We’ve been to the New Hampshire Veterans Home numerous times, but one visit stands out.  We entered the large community room with numerous residents present. Some in wheelchairs,  moveable reclining chairs or with their walkers and scooters.  Some were agile, very alert, verbal and cognizant, others were merely physically present but came to life when Stella was with them.  We met one man in particular, according to the staff, who was often a nonparticipant/spectator, who didn’t interact with others.

He was non-verbal and paralyzed on one side. We moved around so that he could partake in petting and loving Stella. She stayed with him for several moments as he continuously pet her. The staff was amazed with how responsive he was to her presence. As we started to move onto the next resident he reached out to me and caught my hand, squeezed it, looked me directly in the eyes and thanked us through his gaze. I blinked back the tears, gazed back at him and said “ No…its our pleasure. Thank you, thank you for your service. It’s the least we can do.”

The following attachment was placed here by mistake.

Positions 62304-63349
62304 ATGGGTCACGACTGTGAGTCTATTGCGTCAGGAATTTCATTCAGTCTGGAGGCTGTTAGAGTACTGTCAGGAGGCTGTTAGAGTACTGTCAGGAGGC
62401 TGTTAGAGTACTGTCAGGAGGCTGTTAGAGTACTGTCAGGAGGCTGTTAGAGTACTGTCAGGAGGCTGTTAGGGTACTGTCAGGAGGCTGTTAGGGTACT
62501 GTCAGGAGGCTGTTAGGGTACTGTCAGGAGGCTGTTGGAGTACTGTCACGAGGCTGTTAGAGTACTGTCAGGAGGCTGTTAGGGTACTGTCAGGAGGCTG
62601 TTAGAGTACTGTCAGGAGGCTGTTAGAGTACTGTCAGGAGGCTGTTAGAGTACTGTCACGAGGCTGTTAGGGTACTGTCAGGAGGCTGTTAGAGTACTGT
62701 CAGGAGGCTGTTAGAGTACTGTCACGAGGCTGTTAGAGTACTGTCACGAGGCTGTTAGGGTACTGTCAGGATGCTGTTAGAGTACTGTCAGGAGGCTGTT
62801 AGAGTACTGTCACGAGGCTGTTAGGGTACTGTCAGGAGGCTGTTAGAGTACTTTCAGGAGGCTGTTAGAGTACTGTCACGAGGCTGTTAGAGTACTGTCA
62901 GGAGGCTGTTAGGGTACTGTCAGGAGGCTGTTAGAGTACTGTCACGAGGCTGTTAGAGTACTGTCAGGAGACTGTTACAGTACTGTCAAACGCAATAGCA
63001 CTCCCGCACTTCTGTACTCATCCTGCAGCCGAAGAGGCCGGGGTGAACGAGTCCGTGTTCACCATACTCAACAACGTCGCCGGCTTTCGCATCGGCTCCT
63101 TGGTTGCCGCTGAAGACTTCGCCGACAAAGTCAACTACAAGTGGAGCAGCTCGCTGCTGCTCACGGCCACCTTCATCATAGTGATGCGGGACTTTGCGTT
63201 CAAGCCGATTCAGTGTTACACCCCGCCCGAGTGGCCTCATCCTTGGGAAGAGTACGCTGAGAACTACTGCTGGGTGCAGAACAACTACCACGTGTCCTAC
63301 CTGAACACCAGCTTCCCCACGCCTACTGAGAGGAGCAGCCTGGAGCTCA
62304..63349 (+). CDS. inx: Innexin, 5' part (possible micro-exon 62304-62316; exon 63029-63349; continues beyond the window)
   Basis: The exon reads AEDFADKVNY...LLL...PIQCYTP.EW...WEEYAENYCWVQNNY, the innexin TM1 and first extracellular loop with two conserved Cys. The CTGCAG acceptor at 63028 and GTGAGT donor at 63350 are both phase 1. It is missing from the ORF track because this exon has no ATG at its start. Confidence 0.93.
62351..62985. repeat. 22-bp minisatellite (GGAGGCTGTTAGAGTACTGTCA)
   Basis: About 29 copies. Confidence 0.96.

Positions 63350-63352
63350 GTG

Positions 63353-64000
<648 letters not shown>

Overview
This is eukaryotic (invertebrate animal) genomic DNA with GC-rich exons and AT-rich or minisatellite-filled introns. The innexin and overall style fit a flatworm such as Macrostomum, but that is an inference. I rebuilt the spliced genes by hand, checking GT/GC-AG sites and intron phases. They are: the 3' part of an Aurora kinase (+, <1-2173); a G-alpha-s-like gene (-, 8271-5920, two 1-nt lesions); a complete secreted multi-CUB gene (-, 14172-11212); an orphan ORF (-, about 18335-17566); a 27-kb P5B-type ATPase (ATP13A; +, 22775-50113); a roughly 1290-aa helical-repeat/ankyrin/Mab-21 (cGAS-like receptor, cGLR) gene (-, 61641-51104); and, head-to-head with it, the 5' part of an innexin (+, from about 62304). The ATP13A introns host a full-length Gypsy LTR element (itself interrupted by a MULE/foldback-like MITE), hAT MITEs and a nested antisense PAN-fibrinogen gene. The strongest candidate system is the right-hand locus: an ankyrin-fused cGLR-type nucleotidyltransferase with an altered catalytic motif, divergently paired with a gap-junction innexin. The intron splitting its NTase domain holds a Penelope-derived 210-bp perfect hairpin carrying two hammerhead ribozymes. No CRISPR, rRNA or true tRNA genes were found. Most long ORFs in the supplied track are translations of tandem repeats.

It was not necessary for this man to be able to speak to let us know the importance of such a visit in his present life. The importance of the human-animal bond became most prevalent to me that day. These residents who gave us so much, often have so very little to look forward to at this point in their lives. This man’s appreciation through his heartwarming gaze is deeply rooted in my heart forever.

I may not get thanked by everyone, but I know now the impact is there somewhere in their silent world.

Story provided by Jean Meloney